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Step 6 – Roll out the dough and place into pie tins. The mix above gives approx three and a third pies. Note: I do not use a matt to roll the dough. I just clean my counter REALLY well a few times before I start the dough process.

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I use walnuts for sweet potatoes and pumpkins, then pecans for apple pies.

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As I was doing the crust, Kyle made the batter and we baked! The pumpkin and sweet potato go in at about 375-400 for 45 minutes and the apple pies are at 425 for 25 minutes.  We used store bought spices for everything except the ginger which I used fresh and ground myself.

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Pies in the oven. It was always full! Note: the apple pies have a lattice crust and before going in the oven get three dollops of butter.

Blue is tired from the floor monitoring.  Kyle was also done with the process. I really shouldn’t have crammed what would be a days experience into an evening.  I wouldn’t have been so crabby at the end, I would have had time to make the bread and I would have been able to drink more wine!

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The pies are cooling! Note: each of the pies will be frozen. I wrap mine in saran wrap then put in a gallon ziplock. When you want to use one, let it defrost in a fridge or bake at 375 until ready. For the apple pies, brush milk over the crust before baking and maybe add another dollop of butter before baking/defrosting.

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Watching some futurama with the rest of my wine while the pies cool.

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Thanks for reading! Stay tuned for the bread day post.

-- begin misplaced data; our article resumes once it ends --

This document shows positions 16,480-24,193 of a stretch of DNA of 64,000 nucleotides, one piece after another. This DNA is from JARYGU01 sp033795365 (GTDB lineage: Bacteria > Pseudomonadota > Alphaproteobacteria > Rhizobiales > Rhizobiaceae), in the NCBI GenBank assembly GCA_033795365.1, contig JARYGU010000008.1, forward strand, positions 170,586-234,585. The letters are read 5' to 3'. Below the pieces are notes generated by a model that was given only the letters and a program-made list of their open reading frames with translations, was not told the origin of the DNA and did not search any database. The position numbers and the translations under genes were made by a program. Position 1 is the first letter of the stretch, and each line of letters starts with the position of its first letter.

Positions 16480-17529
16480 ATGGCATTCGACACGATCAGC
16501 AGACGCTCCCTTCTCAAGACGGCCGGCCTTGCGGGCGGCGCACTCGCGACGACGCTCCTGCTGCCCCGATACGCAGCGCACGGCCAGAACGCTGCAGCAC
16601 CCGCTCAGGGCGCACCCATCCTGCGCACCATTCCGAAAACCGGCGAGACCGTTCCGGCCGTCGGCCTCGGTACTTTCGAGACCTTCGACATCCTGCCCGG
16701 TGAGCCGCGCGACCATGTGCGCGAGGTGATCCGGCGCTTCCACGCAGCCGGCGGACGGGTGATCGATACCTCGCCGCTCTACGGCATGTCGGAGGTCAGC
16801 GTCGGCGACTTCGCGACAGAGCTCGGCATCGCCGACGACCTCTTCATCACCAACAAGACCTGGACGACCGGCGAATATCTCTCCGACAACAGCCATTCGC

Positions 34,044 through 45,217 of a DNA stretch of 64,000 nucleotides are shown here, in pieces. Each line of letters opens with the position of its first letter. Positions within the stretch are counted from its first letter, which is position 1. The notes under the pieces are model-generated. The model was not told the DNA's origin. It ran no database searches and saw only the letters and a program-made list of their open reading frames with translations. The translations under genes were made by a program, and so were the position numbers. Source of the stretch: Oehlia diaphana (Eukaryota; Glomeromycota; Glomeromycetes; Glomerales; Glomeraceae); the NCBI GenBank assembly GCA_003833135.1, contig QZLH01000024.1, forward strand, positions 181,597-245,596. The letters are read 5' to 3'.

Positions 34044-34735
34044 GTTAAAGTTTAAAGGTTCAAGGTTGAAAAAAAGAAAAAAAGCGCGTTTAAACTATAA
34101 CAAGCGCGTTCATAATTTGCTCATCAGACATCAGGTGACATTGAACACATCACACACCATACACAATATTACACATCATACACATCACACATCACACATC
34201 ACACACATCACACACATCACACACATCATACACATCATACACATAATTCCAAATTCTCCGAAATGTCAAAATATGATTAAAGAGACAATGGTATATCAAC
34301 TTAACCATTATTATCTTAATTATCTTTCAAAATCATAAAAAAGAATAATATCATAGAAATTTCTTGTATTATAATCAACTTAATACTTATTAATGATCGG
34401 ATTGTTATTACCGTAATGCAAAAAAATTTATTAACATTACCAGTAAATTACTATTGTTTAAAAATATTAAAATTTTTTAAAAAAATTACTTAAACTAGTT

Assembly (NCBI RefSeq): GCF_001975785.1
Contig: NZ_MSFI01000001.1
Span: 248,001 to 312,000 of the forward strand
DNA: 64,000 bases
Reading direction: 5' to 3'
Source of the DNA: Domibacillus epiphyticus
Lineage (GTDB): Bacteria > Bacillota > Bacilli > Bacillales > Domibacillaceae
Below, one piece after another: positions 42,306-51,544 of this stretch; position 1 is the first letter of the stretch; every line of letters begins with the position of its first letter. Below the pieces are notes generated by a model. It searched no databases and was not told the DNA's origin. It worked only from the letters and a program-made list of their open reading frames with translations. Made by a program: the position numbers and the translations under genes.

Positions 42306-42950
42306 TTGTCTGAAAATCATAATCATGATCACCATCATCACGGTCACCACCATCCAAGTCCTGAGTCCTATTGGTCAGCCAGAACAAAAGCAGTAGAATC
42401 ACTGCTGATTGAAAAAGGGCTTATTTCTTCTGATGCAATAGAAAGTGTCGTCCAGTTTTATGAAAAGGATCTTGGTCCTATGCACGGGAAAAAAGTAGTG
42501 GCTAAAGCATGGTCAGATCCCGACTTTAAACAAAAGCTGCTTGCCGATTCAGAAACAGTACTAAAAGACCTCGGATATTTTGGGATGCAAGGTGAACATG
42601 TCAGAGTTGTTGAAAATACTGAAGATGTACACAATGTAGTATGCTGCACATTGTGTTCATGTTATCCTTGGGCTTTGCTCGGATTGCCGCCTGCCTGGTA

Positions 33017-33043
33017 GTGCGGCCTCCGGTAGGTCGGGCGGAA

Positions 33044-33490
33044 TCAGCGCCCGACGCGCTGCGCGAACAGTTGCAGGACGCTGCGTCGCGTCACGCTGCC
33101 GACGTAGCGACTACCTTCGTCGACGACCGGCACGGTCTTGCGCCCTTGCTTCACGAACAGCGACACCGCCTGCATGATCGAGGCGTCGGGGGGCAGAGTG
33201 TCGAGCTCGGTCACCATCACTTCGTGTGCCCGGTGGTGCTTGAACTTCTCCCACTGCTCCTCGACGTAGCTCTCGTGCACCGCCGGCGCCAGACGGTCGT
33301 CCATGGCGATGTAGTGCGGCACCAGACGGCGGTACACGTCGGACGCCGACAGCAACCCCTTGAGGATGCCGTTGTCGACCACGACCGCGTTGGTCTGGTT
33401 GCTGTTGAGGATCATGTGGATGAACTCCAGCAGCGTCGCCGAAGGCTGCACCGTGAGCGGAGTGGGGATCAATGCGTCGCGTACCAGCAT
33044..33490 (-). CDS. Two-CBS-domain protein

Christmas at the Or Me

This is my Christmas set up. Since my roommate, boyfriend and I do not have Christmas in the apartment there is no need for a tree.  So, I ask a family member or friend to get me tree clippings from the Christmas tree place and then I made a wreath!   This allows me to keep the apartment festive and have the smell of fresh pine!   Of course I have to keep it up high because of the cats.  I use brown wire to attach all the branches together.  The stocking are from my mom. Usable, but since I taped them up, we aren’t using them.

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This is the wreath.  Pardon the green bay ornaments, it’s the boyfriend.

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These are the presents. I wrap with brown paper and ribbons. I usually buy reduced or whole sale ribbon throughout the fall as I see it to keep the ribbon cheap.  To get brown paper, I ask for paper at the grocery store instead of plastic, tear the bag apart, flip it inside out, then use it as wrapping paper.

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I also use newspaper for the bigger gifts. I think it looks classic! The box below the newspaper present is colored with trees. Not very original, but I honestly know my sister will not care and the brown box fits in with the theme.